Since the last federal minimum wage increase in the US in 2009, many states have enacted state-level changes to their minimum wage laws. Most recently, on January 1st 2022, twenty states increased their minimum wage, while the US Congress debates a similar federal-level increase. A broad-based minimum wage increase might appear as an attractive labor market policy tool to boost wages and lower poverty among low-wage earners. However, economic theory predicts that, in a competitive labor market, a minimum wage hike might lead to a decline in employment. This issue has motivated a long-lasting, at times contentious, debate in the literature on the effect of minimum wage increase on employment.
In a recent IZA discussion paper, Marianna Kudlyak, Murat Tasci and Didem Tuzemen study the effect of minimum wage increases on vacancies. They combine occupation-specific county-level vacancy data from the Conference Board’s Help Wanted Online at a quarterly frequency with the data on minimum wage changes at the state level. The authors separately estimate the effect of minimum wage increases on existing vacancies (stock) and new vacancies, i.e., less than 30-day old (flow).
Occupations that typically employ lower-educated workers affected most
The study finds a statistically significant and economically sizeable negative effect of the minimum wage increase on vacancies. Specifically, a 10 percent increase in the level of the effective minimum wage reduces the stock of vacancies in at-risk occupations by 2.4 percent and reduces the flow of vacancies in at-risk occupations by about 2.2 percent. At-risk occupations are such occupations with large shares of employed workers at or near the state-level effective minimum wage. Accordingly, vacancies in occupations that typically employ workers with lower educational attainment (high school or less) are affected more negatively than vacancies in other occupations.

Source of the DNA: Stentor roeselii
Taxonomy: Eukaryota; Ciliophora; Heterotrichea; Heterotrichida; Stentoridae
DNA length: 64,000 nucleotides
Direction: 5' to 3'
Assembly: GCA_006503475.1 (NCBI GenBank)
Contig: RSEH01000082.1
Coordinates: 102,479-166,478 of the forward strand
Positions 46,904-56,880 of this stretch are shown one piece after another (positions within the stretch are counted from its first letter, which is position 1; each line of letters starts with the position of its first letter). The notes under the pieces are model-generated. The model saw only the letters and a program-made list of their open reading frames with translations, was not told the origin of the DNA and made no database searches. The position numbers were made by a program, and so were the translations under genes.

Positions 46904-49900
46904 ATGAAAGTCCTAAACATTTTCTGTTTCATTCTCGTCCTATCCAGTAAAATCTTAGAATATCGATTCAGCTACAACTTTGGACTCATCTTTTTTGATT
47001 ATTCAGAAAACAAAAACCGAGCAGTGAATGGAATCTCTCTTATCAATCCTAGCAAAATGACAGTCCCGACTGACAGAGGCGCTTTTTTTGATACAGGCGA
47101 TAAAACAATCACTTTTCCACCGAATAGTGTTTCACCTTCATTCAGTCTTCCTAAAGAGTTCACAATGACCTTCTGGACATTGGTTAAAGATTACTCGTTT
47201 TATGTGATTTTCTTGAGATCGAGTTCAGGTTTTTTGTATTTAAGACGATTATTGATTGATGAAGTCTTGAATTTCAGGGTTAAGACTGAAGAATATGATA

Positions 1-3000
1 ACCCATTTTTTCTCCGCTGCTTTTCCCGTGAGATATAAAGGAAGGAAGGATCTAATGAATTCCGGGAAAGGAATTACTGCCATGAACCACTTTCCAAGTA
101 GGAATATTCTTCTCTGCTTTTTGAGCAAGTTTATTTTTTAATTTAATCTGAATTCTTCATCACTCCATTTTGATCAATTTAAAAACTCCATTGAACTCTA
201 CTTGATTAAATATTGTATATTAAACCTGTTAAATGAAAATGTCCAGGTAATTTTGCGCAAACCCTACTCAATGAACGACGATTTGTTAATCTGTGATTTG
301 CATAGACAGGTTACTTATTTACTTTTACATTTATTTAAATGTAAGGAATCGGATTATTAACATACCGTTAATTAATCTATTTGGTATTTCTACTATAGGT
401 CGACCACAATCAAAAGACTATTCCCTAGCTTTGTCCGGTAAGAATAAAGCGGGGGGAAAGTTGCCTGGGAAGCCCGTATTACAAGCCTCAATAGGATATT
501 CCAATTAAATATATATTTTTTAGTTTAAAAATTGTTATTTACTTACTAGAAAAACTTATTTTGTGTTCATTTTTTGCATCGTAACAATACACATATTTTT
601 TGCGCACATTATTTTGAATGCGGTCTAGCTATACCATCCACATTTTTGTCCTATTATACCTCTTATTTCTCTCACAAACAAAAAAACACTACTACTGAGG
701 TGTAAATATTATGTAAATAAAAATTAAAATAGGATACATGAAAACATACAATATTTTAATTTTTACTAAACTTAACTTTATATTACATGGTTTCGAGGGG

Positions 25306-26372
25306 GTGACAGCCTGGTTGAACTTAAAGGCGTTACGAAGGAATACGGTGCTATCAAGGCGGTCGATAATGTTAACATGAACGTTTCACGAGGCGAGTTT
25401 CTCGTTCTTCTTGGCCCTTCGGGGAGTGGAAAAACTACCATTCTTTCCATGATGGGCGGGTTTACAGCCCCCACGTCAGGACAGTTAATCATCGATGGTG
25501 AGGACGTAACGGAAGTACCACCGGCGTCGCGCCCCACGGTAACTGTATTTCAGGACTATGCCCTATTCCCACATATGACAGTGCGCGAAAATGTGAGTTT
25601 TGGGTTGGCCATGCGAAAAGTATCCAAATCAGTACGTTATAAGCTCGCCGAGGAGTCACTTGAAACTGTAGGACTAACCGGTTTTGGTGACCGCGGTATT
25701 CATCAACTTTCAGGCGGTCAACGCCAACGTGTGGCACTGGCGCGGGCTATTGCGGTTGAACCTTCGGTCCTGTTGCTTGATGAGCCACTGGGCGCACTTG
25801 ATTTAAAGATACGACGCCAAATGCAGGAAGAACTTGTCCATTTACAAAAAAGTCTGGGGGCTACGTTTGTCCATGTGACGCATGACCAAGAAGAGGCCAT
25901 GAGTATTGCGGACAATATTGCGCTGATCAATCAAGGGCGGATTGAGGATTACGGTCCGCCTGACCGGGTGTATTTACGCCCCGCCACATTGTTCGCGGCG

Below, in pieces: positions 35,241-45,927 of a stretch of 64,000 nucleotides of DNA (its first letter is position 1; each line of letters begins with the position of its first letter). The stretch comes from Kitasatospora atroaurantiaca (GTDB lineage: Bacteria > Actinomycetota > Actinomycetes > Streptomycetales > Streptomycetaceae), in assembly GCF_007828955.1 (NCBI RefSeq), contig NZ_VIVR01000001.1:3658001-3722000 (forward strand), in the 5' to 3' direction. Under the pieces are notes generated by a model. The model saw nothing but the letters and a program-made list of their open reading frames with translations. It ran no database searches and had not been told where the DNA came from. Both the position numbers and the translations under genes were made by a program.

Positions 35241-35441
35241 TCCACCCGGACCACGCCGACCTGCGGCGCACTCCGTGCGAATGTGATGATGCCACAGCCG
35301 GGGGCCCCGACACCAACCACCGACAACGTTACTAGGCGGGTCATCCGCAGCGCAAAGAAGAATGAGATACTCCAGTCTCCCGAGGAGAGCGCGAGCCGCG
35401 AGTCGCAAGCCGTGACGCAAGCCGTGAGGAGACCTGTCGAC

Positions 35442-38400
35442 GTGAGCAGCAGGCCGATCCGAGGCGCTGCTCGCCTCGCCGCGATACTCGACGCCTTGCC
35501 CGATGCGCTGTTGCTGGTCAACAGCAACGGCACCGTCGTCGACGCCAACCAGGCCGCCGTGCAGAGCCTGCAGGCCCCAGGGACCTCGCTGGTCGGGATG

So far, most studies have found relatively small or non-existent effects of minimum wage hikes on employment. How can this be reconciled with the findings of the new paper? Vacancies reflect the quantity of labor demanded by firms and serve as one of the adjustment margins that firms can use to reach their optimal level of employment. In contrast, employment is an equilibrium object, determined jointly by labor supply and labor demand; therefore, changes in employment reflect a combination of various margins of adjustment to a policy change.
Minimum wage hike might lead to a decline in turnover
The effect of the minimum wage on hiring is ambiguous because while vacancies decline, job seekers’ input increases—either due to the increase in the number of job seekers or search efficiency. Even though on impact one might expect a higher rate of separations due to the dissolution of some marginal matches, a higher minimum wage forces all new matches to satisfy a higher threshold for productivity. This, in turn, makes these new matches more durable relative to an environment with a lower minimum wage. One implication of this is that a minimum wage hike might lead to a decline in turnover as employees stay longer with one employer but possibly no change in the stock variables such as unemployment and employment.
By analyzing vacancy postings, the authors provide more insight into firms’ behavior as they adjust to minimum wage changes. Understanding these different margins of adjustment may provide more context for policymakers and researchers on the contentious debate of the employment effects of minimum wage increases.